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Wednesday, 10 March 2010


I remember having had a long spell of joy when I had heard that there was going to be a helicopter tour over Datça peninsula. It sounded exciting to have the opportunity to take photos of Datça from the air after having been in Muğla, on land ...for 2.5 years. Shortly after, we were saluting the Datça port, which seemed to look like a dolphin resting amongst whitewashed homes and turquoise blue waters. Datça is a town that brings the Mediterranean and the Aegean Sea together. It is only one of the many charming towns of the Aegean region. There are 52 magnificent bays along the 235 kilometer shoreline of this mystical and adorable settlement. Visited by thousands of domestic and foreign tourists each year, the shores of Datça have been awarded the international Blue Flag. The holiday masses that are abundant by the Marmaris and Bodrum shores are almost non existent in Datça. The visitors take in the benefits of the nature and history all day long and this meeting is joined by the birds, sailing yachts and the female fisherman of the port. Just a step ahead in the Datça markets, ecology friendly fruits and vegetables that you will never doubt the freshness of wait you’re choosing. THE OLD DATÇA Anyone visiting Datça should make sure to visit the old Datça town. Each one of the double storey Datça homes are fine samples of the art of stonemasonry. Adorned with the begonvillae, the narrow streets of old Datça takes one into a dream world and “new hopes, love and compassion” engulfs the visitor. Do not let the cat suddenly springing off around the corner, an older village woman or the pigeons flying about catch you by surprise. The people are warm and hospitable. Get ready to be invited for a cup of tea in the courtyard of a timber home. The burial place of famous poet Can Yücel is also in this charming part of the town. Mustafa Kaya, the honorable Provincial Governor of Datça points out that Old Datça is one of the most visited parts of the peninsula by local and foreign tourists and has a wonderful historical background. “This is an official urban protection area. The housing is strictly controlled by Special Environmental Protection Committee and the Committee for protection of Cultural and Natural Heritage. There is an old mosque in that area, which we had restored. The fact that all of the homes are stone built and that they were restored to their original state makes the suburb significantly important in terms of heritage” Mr. Kaya adds and continues to say that the number of visitors increase each year. He continues “Approximately 300 thousand local and foreign tourists visit our town within the first ten month section of each year. Of course, the fact that Marmaris-Datça road has been completed is the biggest factor that contributes to the visitor traffic. Once been in Datça, the visitor falls in love with the town. This year, there has been an increase in the number of tourist because of the regular Bodrum-Datça ferry trips.” HISTORY AND NATURE COEXISTS Known to have its first settlers in II. Century B.C., Datça (Reşadiye) Peninsula is a heaven where many different civilizations and cultures have left their distinctive Marks. The peninsula is a home to a great number of antique ruins, and archeological excavations continue non-stop in search of remnants of the bygone. The most important of that archeological heritage is the ancient Knidos city. Remains of 28 churches from the recent past are a testament to the mystical character of the region. Let’s se what the general history of Datça is; it was dominated by the Carians and after 1100 BC. was taken over by the Dorians. The Dorians had formed six cities under the Hexapolis Alliance. One of those cities, Knidos was built on Datça peninsula in accordance with the Hippodamus plan and adorned with many temples, sacred zones and theatres to say the few. Having been a home to the second largest medical school in history, the town was declared to be the capital of the Alliance. In about 546 B.C Persians arrived. Subsequently the town was under the rule of the Athenians, the Romans and Menteşe Bey of the Germiyanogulları Clan in 1282. Datça was annexed by Yildirim Beyazid of the Ottomans in 1390 and its name was changed to "Reşadiye” at the time of Sultan Reşad. In the republican era, the name was changed once more and Datça became a town attached to Muğla city. The rich flora of Datça is well known since the days of antiquity. It is suggested that Knidos becoming a famous medical center was due to the variety of the flora. In addition, the sculpture of Aphrodite, the goddess of beauty and love, carved by Praxiteles the sculptor has in itself become a myth and attracts thousands of visitors from all around the world. What makes the Blue Cruise in Datça so special is that the short stopovers in the bays housing antique ruins. When the timber gullet drops anchor, you have the chance to swim in the bluest of the waters surrounded by the silent parade of antique souls and just walk on to the shore to have a rest amongst thousands of years of history when you get tired. LIFE IN DATÇA If you are having a holiday in Datça, do not leave without having visited the surroundings. The best of seas, sand and the sun is there surely, but there is much more to do and see. There are minibuses to the surrounding villages and the bays along with the sea taxis for those who prefer to approach from the sea. If you don’t have your own vehicle, we would advise you take a daily boat trip. The sea in Datça is very generous in terms of sea food and the surrounding mountains are perfect for hunting trips. If you are an enthusiastic angler, there are many rocks too. Surfers say Datça is a paradise for them! The divers find Datça to be a rich region for its underground beauties. If you have a local guide helping you, following a challenging trip over numerous valleys and sheer slopes you may have the chance to see the Datça Date Palms, a species left from 65 million years ago. One comes across this mystical tree in one of the most secluded corners of the peninsula. But, please be warned, your chances of finding the tree by yourself is slim and the many bears and wild boars in the forests will certainly be dangerous if you come across them. Kızlan Village If you wish to see the typical wind mills on the peninsula, you must visit Kızlan Köyü, which is 8 km. to Datça centre. This region is the windiest place on the peninsula. Gebekum Just before you arrive to the wind mills, at 4 km. to Datça town, turn left at the Perili Köşk sign into a 1 km. dirt road. The road will take you straight by the sea shore. About 7 km. in length Gebekum is a perfect spot for swimming. The beach enlarges each year by the force of the winds. There is also a sandbank that allows the visitor to walk to the island across. Perili Köşk Otel is a nice place for accommodation and mostly serves to the yachts. The hotel has all the gear needed by water sports, and especially wind surfing buffs. There is some fisherman too and the fish is abundant but there is no fish restaurant! The liveliest section of Datça is the port area where many Blue Cruise boats drop anchor. The shops in the port area cater for almost every need of the passengers. The roads and streets leading to the town center are full of quality restaurants and colorful bars. You will discover a small lake that is connected to the sea. The traditional Turkish stone houses may be another attraction for those curious visitors. One should not forget the Hızırşah Village, 7 km. to the town, which is home to a Seljuk built antique mosque. One must see the excavation site of the antique ceramics workshops that are discovered to be used in 4 century B.C. MÖ. 4. between Old Datça and Hızırşah Village. A private property, the “Reşadiye Eski Konak” is exquisite in that the interior decoration and ceiling works are unmatched. Datça is the meeting point for the Aegean and the Mediterranean. 7 Km in length towards the west from Marmaris, one side of the peninsula faces the Aegean and the other the Mediterranean seas. Right at the tip of the peninsula, one may feel the excitement of being on a spot where you have the Mediterranean at the inner port and the Aegean at the outer port. Datça peninsula is large. The boundaries start at Bencik port, which is the narrowest point, and extends all the way to Knidos. The Hisaronu bay side of this narrow point is the Bencik Port and the side that faces Gökova bay is Bördübet. At some points, the distance drops to about 800 meters. It is said that in the ancient times, there were discussions on separating the land bridge and turning Datça into an island. According to Herodotus, the father of history, Knidos inhabitants wanted to dig the narrow isthmus and turn Knidos into an island when the Persians entered Ionia. Indeed they had tried but were unsuccessful in separating the stubborn peninsula from the mainland. History says that those who worked on this section had developed incurable wounds in their eyes and bodies and works ceased. Strabon the Geographer prophesized “God sends those faithful servants to Datça peninsula for a long life”. This is not something that is said without basis. A story told in the region proves Strabon right. About 500 years ago, Spanish Pirates decided to leave the lepers in the ship to Datça and left many in Sarıliman bay for dead. Due to the high oxygen content in the peninsula atmosphere, the lepers were cured and continued to live in the region. Whether the story is true or not is not known but it is a fact that the climate of Datça keeps one healthy. May be it is because of this that the Dorians have formed over 50 settlements in the region and the population of the town was 70 thousand about 2700 years ago. Considering that the current population is about 15.000, one can see the extent of the development of the civilization than. Lately, Datça is being rediscovered. Those who escape from the crowds, noise and pollution choose Datça to spend the rest of their lives. You must not think of Datça as a daily haunt. You will find exactly 52 bays around the peninsula. Some of those bays can only be reached via the sea and you may be by yourself the whole day. Those of you wanting to be amongst the crowd by the beach can get themselves to one of the beaches, shore lines of which in total are about 13 km. in length. I promise you, you will never forget the deep blue of the aquarium like sea. You will stay in small, boutique hotels, sail through the bays, discover the past through the ruins of antique Knidos settlement and collect wonderful memories in the colorful Datça nights. Handicrafts and the Marketplace The most characteristic handicraft of Datça is the point lace. The pure silk used is obtained from the tussah bred in the village homes and is cooked and spun by the villagers. Artisans work on small motifs or large covers. You may purchase the point lace work from the shops, Sunday markets or if you have time, directly from the villagers living close by. Another craft that is supported by the Local Governorship is the art of kilim weaving. A kilim weaving course in Sındı village teaches the art to the young. A school building in Old Datça suburb has been restored by the Governorship and is turned into a handy crafts center. The point lace works, kilims and cloth woven at the center are sold in the market, boutiques and gift shops. Water sports and diving centers You may try surfing at Gebekum and Periliköşk. You may also try your hand at sailing at Periliköşk. There are two diving centers in Datça. One of them is located at the town center and the other is at Datça Aktur. In addition, you may use the services of Villa Datça Water sports center located at Özbel region. Cuisine Keşkek is the most known traditional food of the region. Stuffed vine leaves and cracked wheat (burghul) salad are a must at the wedding dinners. All with interesting names, Elmasçık, Harpız, Garağan, Sepsuyu and Nettle are some of the tea varieties brewed from local grass. A must on the dining table is the figs filled with famous Datça almonds. Surely, we all know that figs and almonds, along with grapes are referred to as holy fruit in the holy books, which is another testament to the health giving qualities of Datça region. Turkey is the homeland of all three. Datça Almonds The most beautiful and tastiest of almond species cultivated in Turkey are the Datça almonds. Such varieties as. Nurlu, ak, kababağ, dedebağ, sıra and diş (tooth) tickle the taste buds of the culinary buffs. The best is said to be the Nurlu variety and the easiest to eat is the type with thin skin, the dişli almonds. When the outer skin is still green it is called Çağla (the green almonds) and harvested between February and April. The shelled and iced almonds sold in the bars by peddlers are obtained by shelling the almond fruit between May and June. The dried almonds are harvested from the trees where the fruit left intact cracks by itself in July to August. Datça inhabitants fill dried figs with a few almonds, cook them in an oven and market them either as they are or covered with honey. Cooked Snails I had said that you will see many an interesting things in Datça. One of those is the food made out of snails, called karavilla in the region, few times a year for health purposes. The snail season starts in March, when they come out of the ground and begin their journey towards the plants and continues until “three rains”. The settlers believe that those who eat snails do not get hernia and those suffering from hernia will be cured.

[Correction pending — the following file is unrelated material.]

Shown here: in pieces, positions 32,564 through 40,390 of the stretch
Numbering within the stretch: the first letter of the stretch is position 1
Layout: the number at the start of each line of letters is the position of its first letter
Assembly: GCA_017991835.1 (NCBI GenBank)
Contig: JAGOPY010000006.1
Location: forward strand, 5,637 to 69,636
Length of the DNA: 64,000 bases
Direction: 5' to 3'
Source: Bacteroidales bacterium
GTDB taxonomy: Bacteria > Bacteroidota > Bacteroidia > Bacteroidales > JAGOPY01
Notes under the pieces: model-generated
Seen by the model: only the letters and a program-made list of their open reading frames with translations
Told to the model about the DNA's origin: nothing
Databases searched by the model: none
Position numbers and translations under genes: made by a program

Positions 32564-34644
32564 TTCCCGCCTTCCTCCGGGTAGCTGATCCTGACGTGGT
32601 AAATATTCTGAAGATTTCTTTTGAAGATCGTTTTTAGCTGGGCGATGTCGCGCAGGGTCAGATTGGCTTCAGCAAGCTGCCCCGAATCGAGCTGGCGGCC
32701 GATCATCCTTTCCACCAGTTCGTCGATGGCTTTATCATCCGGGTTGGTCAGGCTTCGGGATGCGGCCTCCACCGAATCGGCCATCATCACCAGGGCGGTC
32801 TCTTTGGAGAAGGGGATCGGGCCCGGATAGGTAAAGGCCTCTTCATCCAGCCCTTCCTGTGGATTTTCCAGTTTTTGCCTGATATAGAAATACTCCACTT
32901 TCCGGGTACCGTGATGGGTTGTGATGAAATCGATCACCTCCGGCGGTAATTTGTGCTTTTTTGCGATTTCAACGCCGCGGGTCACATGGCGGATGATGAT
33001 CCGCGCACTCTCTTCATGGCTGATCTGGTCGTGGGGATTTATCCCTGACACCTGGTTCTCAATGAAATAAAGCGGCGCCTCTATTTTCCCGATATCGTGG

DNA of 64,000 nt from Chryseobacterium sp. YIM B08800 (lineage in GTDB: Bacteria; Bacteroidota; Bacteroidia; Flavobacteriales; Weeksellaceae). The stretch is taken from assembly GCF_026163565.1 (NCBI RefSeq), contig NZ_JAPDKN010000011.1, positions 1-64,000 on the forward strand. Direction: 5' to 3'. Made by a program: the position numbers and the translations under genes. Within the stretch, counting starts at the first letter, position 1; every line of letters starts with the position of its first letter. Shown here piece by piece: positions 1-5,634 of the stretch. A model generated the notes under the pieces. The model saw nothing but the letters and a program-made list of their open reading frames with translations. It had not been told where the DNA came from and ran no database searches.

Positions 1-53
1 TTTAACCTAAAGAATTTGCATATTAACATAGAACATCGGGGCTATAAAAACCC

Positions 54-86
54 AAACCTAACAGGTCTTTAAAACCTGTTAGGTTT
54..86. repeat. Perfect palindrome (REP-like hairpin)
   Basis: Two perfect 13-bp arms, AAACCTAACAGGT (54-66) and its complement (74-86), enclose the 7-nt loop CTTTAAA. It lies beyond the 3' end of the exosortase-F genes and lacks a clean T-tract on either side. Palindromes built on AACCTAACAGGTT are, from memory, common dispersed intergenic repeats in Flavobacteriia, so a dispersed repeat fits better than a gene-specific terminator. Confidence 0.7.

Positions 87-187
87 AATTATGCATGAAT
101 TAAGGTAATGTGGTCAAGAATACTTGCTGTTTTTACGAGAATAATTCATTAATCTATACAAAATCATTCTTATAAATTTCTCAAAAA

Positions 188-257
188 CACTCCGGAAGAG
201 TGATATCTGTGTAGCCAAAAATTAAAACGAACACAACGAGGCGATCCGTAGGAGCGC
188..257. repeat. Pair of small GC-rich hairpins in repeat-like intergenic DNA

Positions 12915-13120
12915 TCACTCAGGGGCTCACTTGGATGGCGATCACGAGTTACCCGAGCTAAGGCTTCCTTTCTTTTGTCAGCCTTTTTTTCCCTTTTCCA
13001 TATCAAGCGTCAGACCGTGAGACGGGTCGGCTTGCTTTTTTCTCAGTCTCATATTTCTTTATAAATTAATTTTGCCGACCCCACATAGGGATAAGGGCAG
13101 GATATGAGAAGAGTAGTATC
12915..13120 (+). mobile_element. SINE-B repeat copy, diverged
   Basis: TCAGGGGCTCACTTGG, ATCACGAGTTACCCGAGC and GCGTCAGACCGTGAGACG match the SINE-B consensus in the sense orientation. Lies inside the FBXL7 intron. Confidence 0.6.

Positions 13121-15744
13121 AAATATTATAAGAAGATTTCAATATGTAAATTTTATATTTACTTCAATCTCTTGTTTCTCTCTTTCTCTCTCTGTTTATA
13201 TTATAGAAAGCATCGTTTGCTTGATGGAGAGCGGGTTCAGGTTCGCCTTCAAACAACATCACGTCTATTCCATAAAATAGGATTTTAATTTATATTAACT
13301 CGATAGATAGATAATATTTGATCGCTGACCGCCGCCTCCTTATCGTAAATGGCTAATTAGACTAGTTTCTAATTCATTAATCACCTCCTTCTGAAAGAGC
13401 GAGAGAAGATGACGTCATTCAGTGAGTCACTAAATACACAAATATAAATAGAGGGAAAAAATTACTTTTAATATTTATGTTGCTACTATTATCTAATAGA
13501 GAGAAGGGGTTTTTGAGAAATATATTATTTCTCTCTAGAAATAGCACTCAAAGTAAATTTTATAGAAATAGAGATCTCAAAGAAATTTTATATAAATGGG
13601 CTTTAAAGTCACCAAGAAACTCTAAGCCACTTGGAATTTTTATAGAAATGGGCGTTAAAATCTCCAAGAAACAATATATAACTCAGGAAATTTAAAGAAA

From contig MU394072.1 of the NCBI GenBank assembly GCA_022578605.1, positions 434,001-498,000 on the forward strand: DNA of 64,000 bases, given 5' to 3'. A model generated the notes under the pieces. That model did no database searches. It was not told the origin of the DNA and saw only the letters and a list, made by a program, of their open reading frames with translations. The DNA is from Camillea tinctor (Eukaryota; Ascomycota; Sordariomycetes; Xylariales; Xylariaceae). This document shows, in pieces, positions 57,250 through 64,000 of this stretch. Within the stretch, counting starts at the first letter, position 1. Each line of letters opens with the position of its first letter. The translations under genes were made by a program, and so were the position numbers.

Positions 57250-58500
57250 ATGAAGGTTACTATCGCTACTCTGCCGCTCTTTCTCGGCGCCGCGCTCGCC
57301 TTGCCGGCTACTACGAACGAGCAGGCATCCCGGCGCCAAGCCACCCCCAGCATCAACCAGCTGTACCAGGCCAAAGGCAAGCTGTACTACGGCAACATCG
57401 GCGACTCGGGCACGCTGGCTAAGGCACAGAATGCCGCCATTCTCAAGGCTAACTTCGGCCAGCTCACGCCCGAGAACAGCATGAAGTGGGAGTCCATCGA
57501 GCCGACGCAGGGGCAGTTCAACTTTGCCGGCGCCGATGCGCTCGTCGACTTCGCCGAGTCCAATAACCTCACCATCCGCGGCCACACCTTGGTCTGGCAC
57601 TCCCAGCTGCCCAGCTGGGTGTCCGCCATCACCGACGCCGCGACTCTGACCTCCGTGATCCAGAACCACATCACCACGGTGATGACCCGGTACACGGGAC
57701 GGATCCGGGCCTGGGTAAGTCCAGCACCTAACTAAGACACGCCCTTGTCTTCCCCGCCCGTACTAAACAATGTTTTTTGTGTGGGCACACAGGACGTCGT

Article by Kenan Gürbüz / Translation Doğan Sahin